Historians have recorded that in ancient times a variety of distinct tribal groups inhabited this land now called Poland, including the Celts, Balts, Scythians, Huns, Goths, and Germanic peoples.
The earliest settlement found here was an Iron Age fortification, dating to around 700 BC. In modern times archaeologists discovered the remains of a Bronze Age settlement in central Poland.
In the 10th century, Duke Mieszko I of the Piast dynasty, a pagan and Poland’s first recorded leader, converted to Christianity and this event is considered the birth of the Polish nation.
The Christian Crusades (1095-1291) ordered by the pope in Rome, was a wide series of military campaigns fought across Europe. In Poland, as well as in other countries, the goal was (by force) to restore Christian control in pagan areas.
In 1226 Konrad I invited the Teutonic Knights, a crusading military order during the Middle Ages, to help him fight the Baltic pagans; a decision which would ultimately lead to centuries of warfare pitting Poland against the Knights.
In 1385, Lithuania’s Grand Duke Jagiello accepted Poland’s offer to become its king. He consequently converted pagan Lithuania to Christianity and established a personal union between the two lands that lasted for 400 years.
In the 1500s the ‘Renaissance’ came to Poland; Polish became the official language and literature and learning flourished. In 1569, the Polish Parliament unified Poland and Lithuania into a Commonwealth (or one state).
Near the end of the century Poland’s capital city was moved from Krakow to Warsaw by King Sigismund III because of its central location between the Commonwealth’s existing capitals of Krakow and Vilnius.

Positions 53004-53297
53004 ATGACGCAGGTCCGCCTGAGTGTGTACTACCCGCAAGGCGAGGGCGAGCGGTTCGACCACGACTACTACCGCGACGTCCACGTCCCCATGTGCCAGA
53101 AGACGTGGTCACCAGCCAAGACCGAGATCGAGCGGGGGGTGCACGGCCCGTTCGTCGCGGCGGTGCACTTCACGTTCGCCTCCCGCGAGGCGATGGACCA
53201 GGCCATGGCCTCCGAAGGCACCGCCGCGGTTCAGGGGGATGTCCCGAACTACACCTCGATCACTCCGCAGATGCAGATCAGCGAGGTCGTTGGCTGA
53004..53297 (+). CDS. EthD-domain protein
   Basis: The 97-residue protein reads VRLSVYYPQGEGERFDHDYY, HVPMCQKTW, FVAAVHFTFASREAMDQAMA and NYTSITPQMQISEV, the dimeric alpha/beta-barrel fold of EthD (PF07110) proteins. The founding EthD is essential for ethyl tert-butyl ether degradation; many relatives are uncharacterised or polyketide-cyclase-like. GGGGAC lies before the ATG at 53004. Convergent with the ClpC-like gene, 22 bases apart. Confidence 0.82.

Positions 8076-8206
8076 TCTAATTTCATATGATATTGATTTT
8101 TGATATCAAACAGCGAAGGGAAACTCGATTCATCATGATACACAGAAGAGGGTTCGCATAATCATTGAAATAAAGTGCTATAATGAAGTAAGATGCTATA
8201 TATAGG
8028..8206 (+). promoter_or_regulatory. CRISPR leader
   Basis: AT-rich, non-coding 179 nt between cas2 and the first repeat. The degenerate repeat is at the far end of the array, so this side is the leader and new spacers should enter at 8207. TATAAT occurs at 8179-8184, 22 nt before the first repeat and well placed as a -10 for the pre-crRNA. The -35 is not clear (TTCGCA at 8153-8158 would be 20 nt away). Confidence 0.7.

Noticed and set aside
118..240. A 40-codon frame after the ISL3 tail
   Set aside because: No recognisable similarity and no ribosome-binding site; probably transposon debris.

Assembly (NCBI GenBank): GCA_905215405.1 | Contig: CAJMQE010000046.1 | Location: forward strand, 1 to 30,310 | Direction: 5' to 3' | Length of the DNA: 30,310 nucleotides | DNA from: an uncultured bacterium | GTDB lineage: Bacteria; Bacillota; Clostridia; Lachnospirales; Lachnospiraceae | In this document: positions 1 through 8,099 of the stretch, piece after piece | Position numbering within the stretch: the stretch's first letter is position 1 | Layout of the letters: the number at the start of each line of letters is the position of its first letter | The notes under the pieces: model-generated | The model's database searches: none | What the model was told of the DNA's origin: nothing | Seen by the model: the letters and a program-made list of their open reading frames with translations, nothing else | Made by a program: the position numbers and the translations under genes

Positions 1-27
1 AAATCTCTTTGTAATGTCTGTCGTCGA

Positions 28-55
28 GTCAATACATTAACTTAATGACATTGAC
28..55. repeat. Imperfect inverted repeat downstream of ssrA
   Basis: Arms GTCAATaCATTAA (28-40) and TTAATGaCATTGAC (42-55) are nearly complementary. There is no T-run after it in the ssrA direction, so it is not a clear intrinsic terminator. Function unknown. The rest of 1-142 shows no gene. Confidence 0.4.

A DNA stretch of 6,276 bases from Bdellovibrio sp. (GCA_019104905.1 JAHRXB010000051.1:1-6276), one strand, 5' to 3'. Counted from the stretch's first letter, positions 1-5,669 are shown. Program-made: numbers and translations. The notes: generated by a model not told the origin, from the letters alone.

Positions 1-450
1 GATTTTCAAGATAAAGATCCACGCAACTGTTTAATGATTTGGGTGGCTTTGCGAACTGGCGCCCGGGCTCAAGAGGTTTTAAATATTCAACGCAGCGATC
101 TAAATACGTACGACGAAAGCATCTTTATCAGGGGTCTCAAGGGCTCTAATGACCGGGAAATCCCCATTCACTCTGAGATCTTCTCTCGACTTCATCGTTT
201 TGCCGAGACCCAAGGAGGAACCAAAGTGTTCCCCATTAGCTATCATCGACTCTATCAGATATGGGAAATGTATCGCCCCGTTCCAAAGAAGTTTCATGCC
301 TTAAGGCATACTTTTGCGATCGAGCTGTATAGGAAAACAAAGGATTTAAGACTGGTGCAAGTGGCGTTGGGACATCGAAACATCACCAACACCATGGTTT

In the middle of the 17th century Sweden invaded Poland. Much of the Commonwealth was virtually destroyed as cities were burned and plundered. An estimated 4 million lay dead due to that war, as well as epidemics and the resulting famine.
In 1683, under John III Sobieski, the King of Poland, the Commonwealth’s military prowess was re-established. But because Poland was subjected to almost constant warfare and had suffered massive damage to its economy, the Commonwealth fell once again into decline.
In the late 1700s Poland’s three powerful neighbors, Austria, Prussia and Russia coveted Poland. None wanted war with each other so they just decided to divide the now-weakened Poland in a series of agreements called the Three Partitions of Poland.
- Name: Poland
(long form) Republic of Poland
- Capital City: Warsaw (1,716,855 pop.)
- Poland Population: 38,441,588 (2010 est.)
- World Populations (all countries)
- Currency: Zloty
- thnicity: Polish 96.7%, German 0.4%, Belarusian 0.1%, Ukrainian 0.1%, other and unspecified 2.7%
- GDP total: $725.2 billion (2010 est.)
- GDP per capita: $18,800 (2010 est.)
- Land Sizes
- Language: Polish (official) 97.8%, other and unspecified 2.2%
- Largest Cities: (by population) Warsaw, Lodz, Krakow, Wroclaw, Poznan, Gdansk, Szczecin, Bydgoszcz, Lublin, Katowice
- Name: Poland’s name is believed to come from the early tribal inhabitants (Polanie) who’s name is derived from the Polish word pole (field), and is representative of the nature of the country.
- National Day: May 3